Training strategies to optimise repeated sprint ability

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David Bishop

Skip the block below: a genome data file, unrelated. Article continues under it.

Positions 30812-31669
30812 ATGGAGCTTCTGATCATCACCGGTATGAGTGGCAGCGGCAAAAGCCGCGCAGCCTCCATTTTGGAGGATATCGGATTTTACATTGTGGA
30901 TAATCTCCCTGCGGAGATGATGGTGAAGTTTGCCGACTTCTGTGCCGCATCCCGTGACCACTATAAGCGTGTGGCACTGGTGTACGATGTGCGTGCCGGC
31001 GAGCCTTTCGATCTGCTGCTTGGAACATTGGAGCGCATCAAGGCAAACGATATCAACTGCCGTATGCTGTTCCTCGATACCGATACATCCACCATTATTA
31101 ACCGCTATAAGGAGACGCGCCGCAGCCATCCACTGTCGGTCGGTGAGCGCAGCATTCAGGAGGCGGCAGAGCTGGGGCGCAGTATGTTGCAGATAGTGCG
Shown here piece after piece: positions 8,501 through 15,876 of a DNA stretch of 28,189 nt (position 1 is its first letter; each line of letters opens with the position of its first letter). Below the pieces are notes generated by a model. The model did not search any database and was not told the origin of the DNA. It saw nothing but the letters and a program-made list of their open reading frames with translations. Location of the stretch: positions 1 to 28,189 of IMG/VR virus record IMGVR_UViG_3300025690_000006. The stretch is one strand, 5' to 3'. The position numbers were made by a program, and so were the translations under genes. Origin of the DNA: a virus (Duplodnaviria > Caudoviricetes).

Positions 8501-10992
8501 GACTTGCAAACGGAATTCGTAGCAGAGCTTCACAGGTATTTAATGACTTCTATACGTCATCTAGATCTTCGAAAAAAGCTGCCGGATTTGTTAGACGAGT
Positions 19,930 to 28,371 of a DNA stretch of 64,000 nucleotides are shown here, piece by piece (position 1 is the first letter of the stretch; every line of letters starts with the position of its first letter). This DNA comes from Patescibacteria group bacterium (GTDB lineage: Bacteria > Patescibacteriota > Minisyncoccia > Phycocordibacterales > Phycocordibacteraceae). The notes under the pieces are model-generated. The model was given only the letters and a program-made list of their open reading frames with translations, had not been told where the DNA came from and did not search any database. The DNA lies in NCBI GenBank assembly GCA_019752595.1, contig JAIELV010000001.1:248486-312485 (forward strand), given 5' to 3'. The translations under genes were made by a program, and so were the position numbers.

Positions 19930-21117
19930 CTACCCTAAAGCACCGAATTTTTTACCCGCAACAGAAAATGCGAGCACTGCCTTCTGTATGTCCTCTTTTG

Although performance in most team sports is dominated by technical and tactical proficiencies, successful athletes must also have highly developed physical capabilities. In particular, many team sports require athletes to repeatedly produce skilful actions, and maximal or near maximal efforts (eg, accelerations, changes in pace and direction, sprints, jumps and kicks), interspersed with brief recovery intervals (consisting of rest or low- to moderate-intensity activity), over an extended period of time (1 to 2 hours). Much effort goes into designing training programs to improve these physical capabilities, with expected benefits for performance. However, training is often based on tradition and ‘ecological validity’ (ie, replicating what occurs during a match). More evidence is required to support the use of different training approaches to improve physical capabilities important for team-sport performance. In this presentation there will be a discussion of the physical capabilities important for team-sport performance, followed by evidence related to the best training approaches to improve these capabilities